• Features of various embodiments discussed herein may be used with other embodiments discussed herein. The foregoing description of the embodiments of the invention has been presented for the purposes of illustration and description. It is not intended to be exhaustive or to limit the invention to the precise form disclosed. It should be appreciated by persons skilled in the art that many modifications, variations, substitutions, changes, and equivalents are possible in light of the above teaching. It is, therefore, to be understood that the appended claims are intended to cover all such modifications and changes as fall within the true spirit of the invention.

Claims (20)

1. A method comprising:
accepting a time to complete a transition to lane centering maneuver for a vehicle traveling on a roadway;
calculating a lane centering path for the maneuver, based on a sensed current heading of the vehicle relative to a sensed center line as determined by the time to complete;
calculating a steering adjustment required for the vehicle to execute the maneuver with respect to the calculated lane centering path; and
applying the steering adjustment to the vehicle.
2. The method of claim 1, wherein the steering adjustment comprises an angular adjustment of a rotatable steering wheel of the vehicle.
3. The method of claim 1, comprising determining the time to complete based on a smoothness level for the lane centering maneuver.
4. The method of claim 1, wherein calculating a lane centering path comprises determining coefficients of a normalized fifth degree polynomial equation.
5. The method of claim 1, wherein calculating the lane centering path comprises calculating a path that smoothly connects the sensed current heading with the sensed center line.
6. The method of claim 1, wherein calculating the steering adjustment comprises calculating an angle between the sensed current heading and the calculated lane centering path.
7. A computer readable non-transitory storage medium, including instructions, which when executed by a processor cause the processor to carry out the method of:
obtaining a time to complete a transition to lane centering maneuver for a vehicle traveling on a roadway;
calculating a lane centering path for the maneuver, based on a sensed current heading of the vehicle relative to a sensed center line as determined by the time to complete;
calculating a steering adjustment required for the vehicle to execute the maneuver with respect to the calculated lane centering path; and
applying the steering adjustment to the vehicle.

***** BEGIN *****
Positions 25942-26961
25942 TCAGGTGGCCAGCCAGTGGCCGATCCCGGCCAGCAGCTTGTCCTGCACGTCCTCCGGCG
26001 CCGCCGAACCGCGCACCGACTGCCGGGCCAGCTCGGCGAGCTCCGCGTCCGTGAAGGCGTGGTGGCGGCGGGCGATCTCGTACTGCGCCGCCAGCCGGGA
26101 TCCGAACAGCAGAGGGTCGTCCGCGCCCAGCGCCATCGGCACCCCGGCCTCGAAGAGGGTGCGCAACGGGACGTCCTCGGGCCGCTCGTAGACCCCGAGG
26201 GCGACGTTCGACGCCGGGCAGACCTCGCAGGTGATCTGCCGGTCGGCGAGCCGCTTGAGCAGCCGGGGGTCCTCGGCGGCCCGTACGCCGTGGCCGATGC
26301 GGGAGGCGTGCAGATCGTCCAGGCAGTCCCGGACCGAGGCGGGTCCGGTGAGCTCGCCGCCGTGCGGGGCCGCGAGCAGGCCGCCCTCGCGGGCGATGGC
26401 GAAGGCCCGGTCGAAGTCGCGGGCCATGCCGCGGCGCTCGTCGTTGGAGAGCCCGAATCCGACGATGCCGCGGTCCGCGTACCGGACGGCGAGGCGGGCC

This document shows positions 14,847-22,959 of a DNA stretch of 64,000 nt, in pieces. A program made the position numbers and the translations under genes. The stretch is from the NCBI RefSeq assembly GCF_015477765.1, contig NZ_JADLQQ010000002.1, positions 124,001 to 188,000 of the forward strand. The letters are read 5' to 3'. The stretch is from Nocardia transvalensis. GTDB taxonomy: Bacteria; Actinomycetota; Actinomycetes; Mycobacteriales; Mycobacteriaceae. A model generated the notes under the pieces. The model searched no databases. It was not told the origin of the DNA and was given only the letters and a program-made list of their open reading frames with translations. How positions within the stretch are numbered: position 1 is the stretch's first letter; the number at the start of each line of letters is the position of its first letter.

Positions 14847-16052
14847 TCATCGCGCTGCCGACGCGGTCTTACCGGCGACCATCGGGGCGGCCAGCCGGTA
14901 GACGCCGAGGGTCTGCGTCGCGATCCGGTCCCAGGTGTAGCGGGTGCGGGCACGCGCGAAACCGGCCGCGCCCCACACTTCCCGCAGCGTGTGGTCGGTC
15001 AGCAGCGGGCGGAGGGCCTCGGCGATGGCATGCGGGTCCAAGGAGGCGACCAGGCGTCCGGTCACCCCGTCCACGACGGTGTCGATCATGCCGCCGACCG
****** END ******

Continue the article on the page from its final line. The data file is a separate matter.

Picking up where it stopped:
8. The computer readable non-transitory storage medium of claim 7, wherein the steering adjustment comprises an angular adjustment of a rotatable steering wheel of the vehicle.
9. The computer readable non-transitory storage medium of claim 7, wherein the instructions, when executed by a processor cause the processor to further carry out the method of determining the time to complete based on a smoothness level for the lane centering maneuver.
10. The computer readable non-transitory storage medium of claim 7, wherein calculating a lane centering path comprises determining coefficients of a normalized fifth degree polynomial equation.
11. The computer readable non-transitory storage medium of claim 7, wherein calculating the lane centering path comprises calculating a path that smoothly connects the sensed current heading with the sensed center line.
12. The computer readable non-transitory storage medium of claim 7, wherein calculating the steering adjustment comprises calculating an angle between the sensed current heading and the calculated lane centering path.
13. A system comprising:
a memory; and
a processor configured to:
obtain a time to complete a transition to lane centering maneuver for a vehicle traveling on a roadway;
calculate a lane centering path for the maneuver, based on a sensed current heading of the vehicle relative to a sensed center line as determined by the time to complete;
calculate a steering adjustment required for the vehicle to execute the maneuver with respect to the calculated lane centering path; and
apply the steering adjustment to the vehicle.
14. The system of claim 13, wherein the steering adjustment comprises an angular adjustment of a rotatable steering wheel of the vehicle.
15. The system of claim 13, wherein the processor is further configured to determine the time to complete based on a smoothness level for the lane centering maneuver.
16. The system of claim 13, wherein to calculate a lane centering path the processor is configured to determine coefficients of a normalized fifth degree polynomial equation.
17. The system of claim 13, wherein to calculate the lane centering path the processor is configured to calculate a path that smoothly connects the sensed current heading with the sensed center line.
18. The system of claim 13, wherein to calculate the steering adjustment the processor is configured to calculate an angle between the sensed current heading and the calculated lane centering path.
19. The system of claim 13, further comprising at least one sensor for sensing the current heading of the vehicle and the center line.
20. The system of claim 13, further comprising a steering operator for applying the steering adjustment to the vehicle.
US13/101,308 2011-05-05 2011-05-05 System and method for adjusting smoothness for lane centering steering control Abandoned US20120283911A1 (en)